Customs posts proposed by UK 'effectively a border with a buffer zone'

Customs posts proposed by UK 'effectively a border with a buffer zone'

The UK has put forward controversial proposals to set up a string of customs posts on either side of border which would replace the Brexit backstop.

The plan, which has been put forward to the EU in the British government’s so-called ‘non-papers’, would set up customs clearance sites between five and 10 miles away from the border on both sides.

The Government has continuously stressed that there can be no return to a hard border or customs checks and so the suggestions are likely to be strongly dismissed.

Taoiseach Leo Varadkar and Tánaiste Simon Coveney have repeatedly stated that the backstop and withdrawal agreement is the only workable solution that has been found so far.

In a statement issued this evening, the Irish government said the EU task force has received "no credible proposals from the British".

The EU says it is not commenting on the reports.

Under the plans goods being transported across the border would move from a clearance post on the Northern side to a similar site on this side of the border.

RTÉ have reported that goods would be monitored in real time using GPS via mobile phone data, or tracking devices placed on trucks or vans.

British prime minister Boris Johnson has already suggested that technology and trusted trader schemes could be used as an alternative to the backstop.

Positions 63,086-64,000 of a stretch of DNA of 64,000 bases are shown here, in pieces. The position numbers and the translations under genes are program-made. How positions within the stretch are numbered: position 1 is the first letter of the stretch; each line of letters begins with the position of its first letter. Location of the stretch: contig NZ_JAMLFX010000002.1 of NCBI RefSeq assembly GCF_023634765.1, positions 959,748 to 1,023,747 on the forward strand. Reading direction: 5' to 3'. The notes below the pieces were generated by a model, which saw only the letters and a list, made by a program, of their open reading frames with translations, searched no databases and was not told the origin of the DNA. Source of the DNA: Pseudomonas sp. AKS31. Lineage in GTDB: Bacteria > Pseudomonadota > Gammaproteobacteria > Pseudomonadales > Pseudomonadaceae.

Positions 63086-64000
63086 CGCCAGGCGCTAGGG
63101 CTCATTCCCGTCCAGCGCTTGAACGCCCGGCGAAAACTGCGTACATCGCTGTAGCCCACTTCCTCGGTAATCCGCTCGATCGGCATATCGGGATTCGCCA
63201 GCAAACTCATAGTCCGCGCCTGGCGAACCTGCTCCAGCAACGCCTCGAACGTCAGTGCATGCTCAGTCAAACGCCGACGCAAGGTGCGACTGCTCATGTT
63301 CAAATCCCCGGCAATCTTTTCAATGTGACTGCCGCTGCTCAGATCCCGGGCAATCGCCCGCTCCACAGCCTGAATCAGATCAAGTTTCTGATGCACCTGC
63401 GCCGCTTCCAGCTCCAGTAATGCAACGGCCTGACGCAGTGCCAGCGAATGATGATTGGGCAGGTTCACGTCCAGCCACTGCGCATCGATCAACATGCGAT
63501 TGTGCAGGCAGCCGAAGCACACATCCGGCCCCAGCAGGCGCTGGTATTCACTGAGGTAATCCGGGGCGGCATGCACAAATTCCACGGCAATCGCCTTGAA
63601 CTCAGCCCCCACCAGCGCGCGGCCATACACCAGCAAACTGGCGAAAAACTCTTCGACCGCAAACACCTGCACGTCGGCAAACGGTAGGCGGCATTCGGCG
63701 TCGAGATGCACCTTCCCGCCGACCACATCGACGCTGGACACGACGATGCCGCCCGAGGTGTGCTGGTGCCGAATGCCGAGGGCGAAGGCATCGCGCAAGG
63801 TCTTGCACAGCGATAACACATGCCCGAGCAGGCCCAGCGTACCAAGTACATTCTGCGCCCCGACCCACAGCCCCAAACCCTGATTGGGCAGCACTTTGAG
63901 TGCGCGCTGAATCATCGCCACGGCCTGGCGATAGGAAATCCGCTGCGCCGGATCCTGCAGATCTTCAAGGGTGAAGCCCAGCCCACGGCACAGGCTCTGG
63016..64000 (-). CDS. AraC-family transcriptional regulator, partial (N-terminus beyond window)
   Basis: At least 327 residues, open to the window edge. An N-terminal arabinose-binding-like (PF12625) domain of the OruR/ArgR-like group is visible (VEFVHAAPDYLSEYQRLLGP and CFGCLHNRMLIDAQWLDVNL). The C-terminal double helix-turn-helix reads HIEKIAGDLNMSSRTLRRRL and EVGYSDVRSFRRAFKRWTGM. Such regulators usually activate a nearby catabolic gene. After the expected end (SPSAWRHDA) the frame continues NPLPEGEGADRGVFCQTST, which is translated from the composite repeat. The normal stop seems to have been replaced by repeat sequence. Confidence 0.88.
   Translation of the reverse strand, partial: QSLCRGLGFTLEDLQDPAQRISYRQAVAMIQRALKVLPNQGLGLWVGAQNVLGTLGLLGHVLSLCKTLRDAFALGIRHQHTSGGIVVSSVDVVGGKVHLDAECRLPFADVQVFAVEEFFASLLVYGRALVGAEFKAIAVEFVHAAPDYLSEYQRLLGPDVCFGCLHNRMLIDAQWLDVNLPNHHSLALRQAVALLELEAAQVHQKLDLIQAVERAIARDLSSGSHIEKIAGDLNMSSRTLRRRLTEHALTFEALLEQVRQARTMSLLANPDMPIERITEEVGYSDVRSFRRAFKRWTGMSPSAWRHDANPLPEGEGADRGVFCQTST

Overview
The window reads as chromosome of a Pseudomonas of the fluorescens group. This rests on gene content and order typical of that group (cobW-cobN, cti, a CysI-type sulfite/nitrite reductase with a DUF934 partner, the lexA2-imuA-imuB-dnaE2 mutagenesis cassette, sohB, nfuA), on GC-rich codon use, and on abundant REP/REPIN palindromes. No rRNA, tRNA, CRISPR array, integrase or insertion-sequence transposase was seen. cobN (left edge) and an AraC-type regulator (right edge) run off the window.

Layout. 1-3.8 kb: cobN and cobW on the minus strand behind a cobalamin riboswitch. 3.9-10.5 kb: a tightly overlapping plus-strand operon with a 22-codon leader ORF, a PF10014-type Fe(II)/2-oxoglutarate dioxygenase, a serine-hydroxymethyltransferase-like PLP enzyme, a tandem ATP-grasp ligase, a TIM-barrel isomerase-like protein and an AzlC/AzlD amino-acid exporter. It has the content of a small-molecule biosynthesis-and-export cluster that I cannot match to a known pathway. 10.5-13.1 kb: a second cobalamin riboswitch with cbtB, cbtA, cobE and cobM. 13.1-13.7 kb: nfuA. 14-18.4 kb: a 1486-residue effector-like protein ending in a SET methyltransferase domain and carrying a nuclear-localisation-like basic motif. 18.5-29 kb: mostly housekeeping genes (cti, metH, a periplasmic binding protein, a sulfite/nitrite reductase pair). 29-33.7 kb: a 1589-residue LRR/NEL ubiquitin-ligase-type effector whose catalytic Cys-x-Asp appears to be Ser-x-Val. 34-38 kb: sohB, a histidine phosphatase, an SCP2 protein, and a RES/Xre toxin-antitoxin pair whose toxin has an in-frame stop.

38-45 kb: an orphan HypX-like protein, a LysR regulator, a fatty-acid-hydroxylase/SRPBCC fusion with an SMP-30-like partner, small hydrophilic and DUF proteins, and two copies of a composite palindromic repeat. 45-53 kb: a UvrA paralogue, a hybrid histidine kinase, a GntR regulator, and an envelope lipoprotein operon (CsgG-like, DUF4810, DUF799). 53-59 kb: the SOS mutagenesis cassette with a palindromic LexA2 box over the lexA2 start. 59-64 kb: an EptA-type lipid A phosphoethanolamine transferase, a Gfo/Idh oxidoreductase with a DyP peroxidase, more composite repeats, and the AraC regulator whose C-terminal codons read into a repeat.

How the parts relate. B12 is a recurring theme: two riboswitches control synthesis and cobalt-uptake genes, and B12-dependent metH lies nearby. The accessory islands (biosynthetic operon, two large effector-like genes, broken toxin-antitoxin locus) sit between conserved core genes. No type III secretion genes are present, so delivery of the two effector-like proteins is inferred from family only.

However, these suggestions have not been accepted as credible alternatives by the EU.

Speaking during a visit to a cash-and-carry business in Manchester today, Mr Johnson said: “I’m cautiously optimistic. We have made some pretty big moves, we are waiting to see whether our European friends will help us and whether we can find the right landing zone.

“But whatever happens, we’ll come out on October 31.”

Fianna Fáil's Brexit spokesperson Lisa Chambers says border posts are no alternative.

"What we're hearing are reports of what are being called 'non-papers' being presented by the UK team to Brussels," said Ms Chambers.

"There appears to be a suggestion that the solution to the backstop or the alternative to the backstop is to erect customs posts on both sides of the border, five to ten miles back from the border which, in my view, is effectively a border with a buffer zone.

"It is not an actual alternative to the backstop."

Sinn Féin leader, Mary Lou McDonald says customs posts either side of the border is a non-starter.

"I think it is further evidence of Tory recklessness and an actual belligerence towards Ireland," said Ms McDonald.

It gives the lie to all of the commitments that they have made around no hard border on the island, all of this rhetoric and lip service that has been paid to protecting the Good Friday Agreement and our economic and national interest.

Alliance MLA for South Belfast responded to the reports saying that the proposals "only prove why a backstop is needed if it continues down the destructive path of a hard Brexit."

She said that the UK government "are ignorant and callous and show neither understanding nor interest in the real concerns of - and impact on - border communities".

- Additional reporting by Elaine Loughlin

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